NEW YORK (Reuters Health)—Itch intensity in moderate to severe plaque psoriasis can be substantial, and may be on a par with the notoriously itchy skin condition atopic dermatitis, new research suggests.
“Both conventional wisdom and some of our classic dermatologic textbooks have stated that psoriasis is not particularly itchy,” corresponding author Dr. Alexa B. Kimball of Beth Israel Deaconess Medical Center tells Reuters Health by email.
“Itch can be an incredibly problematic and debilitating aspect of psoriatic disease,” Dr. Kimball says, and the role of pruritus in psoriasis has emerged as an important symptom that researchers are more consistently including as an outcome measure (measured by itch scores) in clinical trials.
She notes that as a result of conducting clinical trials and looking at itch data for both psoriasis and atopic dermatitis—the latter condition so extraordinarily itchy that it is sometimes called “the itch that rashes”—she was struck by how similarly both types of patients described their itch intensity.
To test this observation, Dr. Kimball and coauthor Dr. Kathryn T. Shahwan conducted a systematic review and meta-analysis using pooled data from randomized trials studying systemic therapies to treat adults with moderate to severe plaque psoriasis or atopic dermatitis.1
The meta-analysis included data from 22 randomized clinical trials that had baseline pruritus data on a 10- or 100-point numerical rating or a visual analogue scale. Nine of the trials involved 848 patients with atopic dermatitis, and the other 13 trials involved 9,249 with psoriasis.
The weighted mean baseline pruritus scores were 63.03 for psoriasis and 62.87 for atopic dermatitis, a nonsignificant difference.
“Itch intensity as described by patients with moderate to severe psoriasis and atopic dermatitis in clinical trials is almost identical,” Dr. Kimball says.
The finding highlights how important itch is to patients with either condition.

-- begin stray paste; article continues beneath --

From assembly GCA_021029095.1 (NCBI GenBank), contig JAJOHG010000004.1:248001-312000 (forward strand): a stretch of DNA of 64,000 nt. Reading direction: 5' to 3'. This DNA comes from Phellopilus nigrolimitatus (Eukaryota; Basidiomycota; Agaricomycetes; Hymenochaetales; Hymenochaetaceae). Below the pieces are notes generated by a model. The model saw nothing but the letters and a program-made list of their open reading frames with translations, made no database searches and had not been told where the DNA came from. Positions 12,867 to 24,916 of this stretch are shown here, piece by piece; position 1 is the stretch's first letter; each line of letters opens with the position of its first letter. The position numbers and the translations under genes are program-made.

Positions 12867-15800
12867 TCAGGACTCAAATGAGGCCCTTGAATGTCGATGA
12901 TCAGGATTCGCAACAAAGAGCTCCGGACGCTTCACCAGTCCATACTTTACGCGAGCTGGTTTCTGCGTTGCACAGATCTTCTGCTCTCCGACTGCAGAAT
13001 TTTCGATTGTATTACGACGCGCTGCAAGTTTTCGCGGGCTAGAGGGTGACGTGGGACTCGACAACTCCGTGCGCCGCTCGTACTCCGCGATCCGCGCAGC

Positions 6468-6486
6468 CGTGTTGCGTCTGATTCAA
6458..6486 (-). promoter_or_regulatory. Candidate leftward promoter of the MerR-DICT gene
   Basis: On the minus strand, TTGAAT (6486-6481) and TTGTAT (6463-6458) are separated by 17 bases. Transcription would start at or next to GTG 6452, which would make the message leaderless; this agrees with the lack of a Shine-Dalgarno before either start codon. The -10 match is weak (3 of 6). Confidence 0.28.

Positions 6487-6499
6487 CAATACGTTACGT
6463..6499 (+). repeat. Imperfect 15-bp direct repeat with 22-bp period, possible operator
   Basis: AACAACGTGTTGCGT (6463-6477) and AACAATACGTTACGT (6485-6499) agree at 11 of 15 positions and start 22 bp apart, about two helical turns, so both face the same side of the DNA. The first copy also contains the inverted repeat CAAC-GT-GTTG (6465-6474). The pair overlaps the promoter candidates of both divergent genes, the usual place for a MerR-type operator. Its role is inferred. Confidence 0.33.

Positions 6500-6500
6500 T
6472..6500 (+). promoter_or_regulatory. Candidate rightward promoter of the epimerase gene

The results “may be surprising to clinicians who do not generally view the degree of itch in these two diseases as similar,” Dr. Kimball notes. “This analysis confirms we should continue to evaluate itch in both diseases, given its substantial impact on treatment satisfaction, quality of life, and function.”
“Everyone knows that eczema, referred to professionally as ‘atopic dermatitis,’ is itchy,” Dr. Ethan Lerner of the Cutaneous Biology Research Center at Massachusetts General Hospital in Boston tells Reuters Health in an email. “What has not been appreciated widely until this century is that psoriasis is often itchy, too.”
Although the meta-analysis found that the intensity of itch was the same for both conditions, the study “was historical or retrospective,” says Dr. Lerner, who was not involved in the research.
It will be important to have a prospective study in which the same investigators examine the itchiness question in parallel sets of patients, he says.
“Personally, I think that the average patient with eczema suffers from more intense itch than the average patient with psoriasis,” Dr. Lerner says. “But what is average?”
However, he notes, the intensity of itch for a psoriasis patient also might depend on which areas of the body are affected. “I … think that if we ask the itch question of psoriasis patients who have scalp or genital involvement, we will find that their itch is as intense and bothersome as the itch of someone with atopic dermatitis.”
Dr. Kimball and Dr. Shahwan report current or past fellowship funding from Janssen. Dr. Kimball also reported that she has been a consultant and investigator for Janssen and several other pharmaceutical companies.
- Shahwan KT, Kimball AB. Itch intensity in moderate to severe plaque psoriasis versus atopic dermatitis: A meta-analysis. J Am Acad Dermatol. 2017 Jun;76(6):1198–1200.e1. doi: 10.1016/j.jaad.2017.02.002.